Singh went on to summarize a list of negative clinical trials involving VEGF inhibitors for urothelial carcinoma, including ramucirumab (Cyramza) and bevacizumab (Avastin) paired with chemotherapy. The advent of multikinase inhibitors renewed interest in evaluating TKIs alone and in combination with immuno-oncology agents. However, the aforementioned lenvatinib-pembrolizumab study was negative, now followed by the PemCab trial.

"Can we say that this is the end of VEGF pathway in combination in urothelial carcinoma, or do we need to explore them in a different clinical setting?" Singh continued. "In the evolving paradigm of first-line therapy, their role is questionable."

TKIs in combination with immunotherapy might have a role as maintenance therapy, where the combination of cabozantinib and nivolumab (Opdivo) has been shown to "reinvigorate the immune response" in immuno-oncology-refractory patients. The agents also might be worth exploring in the third-line setting as salvage therapy, possibly informed by predictive biomarkers, Singh concluded.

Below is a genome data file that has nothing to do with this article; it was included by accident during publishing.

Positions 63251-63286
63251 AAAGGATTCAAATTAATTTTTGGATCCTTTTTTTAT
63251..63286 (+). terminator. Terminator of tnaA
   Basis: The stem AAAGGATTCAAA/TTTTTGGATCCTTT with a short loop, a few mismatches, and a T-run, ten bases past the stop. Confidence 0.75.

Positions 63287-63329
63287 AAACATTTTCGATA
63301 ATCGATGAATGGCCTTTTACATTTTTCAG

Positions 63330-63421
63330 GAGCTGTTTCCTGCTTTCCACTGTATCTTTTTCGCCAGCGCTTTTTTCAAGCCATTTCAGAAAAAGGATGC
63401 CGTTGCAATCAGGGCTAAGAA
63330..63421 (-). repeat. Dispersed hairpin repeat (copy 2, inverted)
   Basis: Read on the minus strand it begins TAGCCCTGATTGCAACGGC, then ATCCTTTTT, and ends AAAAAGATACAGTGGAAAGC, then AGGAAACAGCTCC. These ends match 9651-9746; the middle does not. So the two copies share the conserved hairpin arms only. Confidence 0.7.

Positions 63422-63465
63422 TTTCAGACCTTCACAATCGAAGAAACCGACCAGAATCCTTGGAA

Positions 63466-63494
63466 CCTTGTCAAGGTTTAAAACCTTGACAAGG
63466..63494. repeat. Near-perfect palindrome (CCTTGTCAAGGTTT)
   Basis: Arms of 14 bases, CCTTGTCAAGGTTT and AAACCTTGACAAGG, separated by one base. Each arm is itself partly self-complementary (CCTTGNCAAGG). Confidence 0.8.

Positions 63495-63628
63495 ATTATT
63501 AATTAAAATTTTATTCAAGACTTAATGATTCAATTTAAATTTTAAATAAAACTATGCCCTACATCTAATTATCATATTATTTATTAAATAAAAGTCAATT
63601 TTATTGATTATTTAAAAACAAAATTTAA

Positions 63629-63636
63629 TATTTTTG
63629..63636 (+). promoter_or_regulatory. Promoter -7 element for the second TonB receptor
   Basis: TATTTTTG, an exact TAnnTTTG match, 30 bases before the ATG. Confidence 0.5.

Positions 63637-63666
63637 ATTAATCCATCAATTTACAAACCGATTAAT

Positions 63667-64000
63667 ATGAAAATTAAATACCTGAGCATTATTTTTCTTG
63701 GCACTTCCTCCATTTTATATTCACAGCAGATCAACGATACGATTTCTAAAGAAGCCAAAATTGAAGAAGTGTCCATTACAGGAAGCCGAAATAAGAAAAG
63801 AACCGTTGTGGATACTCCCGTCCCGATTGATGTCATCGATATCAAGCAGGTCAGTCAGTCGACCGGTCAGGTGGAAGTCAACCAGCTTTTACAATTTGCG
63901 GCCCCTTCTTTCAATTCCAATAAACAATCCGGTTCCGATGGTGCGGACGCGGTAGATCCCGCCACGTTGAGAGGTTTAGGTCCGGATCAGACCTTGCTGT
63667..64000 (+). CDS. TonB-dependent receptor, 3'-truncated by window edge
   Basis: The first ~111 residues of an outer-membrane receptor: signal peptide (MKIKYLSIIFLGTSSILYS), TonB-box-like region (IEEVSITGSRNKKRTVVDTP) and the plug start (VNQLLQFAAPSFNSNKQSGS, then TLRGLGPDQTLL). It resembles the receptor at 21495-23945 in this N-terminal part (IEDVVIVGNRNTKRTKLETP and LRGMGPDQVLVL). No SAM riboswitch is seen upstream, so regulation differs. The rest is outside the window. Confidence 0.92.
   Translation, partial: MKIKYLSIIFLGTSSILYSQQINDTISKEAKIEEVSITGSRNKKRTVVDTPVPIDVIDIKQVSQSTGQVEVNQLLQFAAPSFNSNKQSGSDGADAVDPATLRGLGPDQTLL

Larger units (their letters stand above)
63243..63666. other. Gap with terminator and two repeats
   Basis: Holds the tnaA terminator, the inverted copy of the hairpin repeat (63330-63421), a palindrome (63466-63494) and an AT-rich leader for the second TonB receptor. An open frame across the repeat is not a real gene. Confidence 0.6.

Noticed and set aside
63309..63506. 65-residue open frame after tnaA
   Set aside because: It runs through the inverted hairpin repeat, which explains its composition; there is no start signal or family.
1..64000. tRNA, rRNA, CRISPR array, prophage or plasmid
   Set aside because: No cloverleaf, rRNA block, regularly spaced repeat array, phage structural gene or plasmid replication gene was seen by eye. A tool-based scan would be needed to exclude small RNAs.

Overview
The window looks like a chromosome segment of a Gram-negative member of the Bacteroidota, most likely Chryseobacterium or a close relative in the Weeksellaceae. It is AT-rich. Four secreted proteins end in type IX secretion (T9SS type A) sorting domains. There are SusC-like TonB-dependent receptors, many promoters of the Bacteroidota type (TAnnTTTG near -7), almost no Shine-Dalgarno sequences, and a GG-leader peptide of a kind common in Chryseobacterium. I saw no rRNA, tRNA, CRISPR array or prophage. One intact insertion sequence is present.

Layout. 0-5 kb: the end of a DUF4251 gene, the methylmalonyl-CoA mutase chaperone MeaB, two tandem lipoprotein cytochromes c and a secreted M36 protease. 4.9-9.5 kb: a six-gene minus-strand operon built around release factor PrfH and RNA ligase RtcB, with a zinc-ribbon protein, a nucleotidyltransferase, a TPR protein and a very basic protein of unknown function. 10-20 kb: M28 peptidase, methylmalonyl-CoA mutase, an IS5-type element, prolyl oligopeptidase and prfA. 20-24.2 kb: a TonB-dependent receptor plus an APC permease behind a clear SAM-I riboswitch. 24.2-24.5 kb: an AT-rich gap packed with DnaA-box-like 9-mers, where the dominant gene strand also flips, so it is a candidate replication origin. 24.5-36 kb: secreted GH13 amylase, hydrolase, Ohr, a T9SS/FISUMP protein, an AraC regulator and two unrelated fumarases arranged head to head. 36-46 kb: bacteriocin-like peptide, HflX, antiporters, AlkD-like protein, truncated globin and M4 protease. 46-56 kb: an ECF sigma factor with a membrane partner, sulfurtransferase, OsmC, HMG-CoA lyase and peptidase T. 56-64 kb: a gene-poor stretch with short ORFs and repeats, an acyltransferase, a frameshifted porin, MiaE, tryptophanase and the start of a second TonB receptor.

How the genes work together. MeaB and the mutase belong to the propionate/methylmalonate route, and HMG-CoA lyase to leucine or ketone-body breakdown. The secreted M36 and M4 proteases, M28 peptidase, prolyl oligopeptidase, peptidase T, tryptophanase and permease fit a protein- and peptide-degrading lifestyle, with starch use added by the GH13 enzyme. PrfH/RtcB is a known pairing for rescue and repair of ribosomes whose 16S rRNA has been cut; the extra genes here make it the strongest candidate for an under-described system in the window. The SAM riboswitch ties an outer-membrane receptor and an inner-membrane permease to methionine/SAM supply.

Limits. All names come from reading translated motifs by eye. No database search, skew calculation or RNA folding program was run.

Patients with cisplatin-ineligible bladder cancer have limited options, as even approved therapies have limitations on their use, Jain noted. Single-agent VEGF receptor TKIs, including cabozantinib, have demonstrated activity in previously treated urothelial carcinoma. Preclinical and clinical studies showed that cabozantinib has "encouraging safety and efficacy" in combination with PD-1 inhibitors. Collectively, the evidence provided a rationale for studying cabozantinib and pembrolizumab in the first-line setting.

involved cisplatin-ineligible patients with a PD-L1 combined positive score ≥10, those who were platinum ineligible regardless of PD-L1 status, and patients who had refused cisplatin-based chemotherapy. They received pembrolizumab and cabozantinib concurrently, and the primary endpoint was overall response rate (ORR).

Statistical considerations were derived from past studies of chemotherapy in metastatic urothelial carcinoma, which produced ORRs of 36-38%, and pembrolizumab, which had an ORR of 26%. With a study population of 35 patients, the lower bound of the 95% confidence intervals would extend no more than 26% from the observed proportion. With 17 or more responses, the confidence interval would exclude 32%.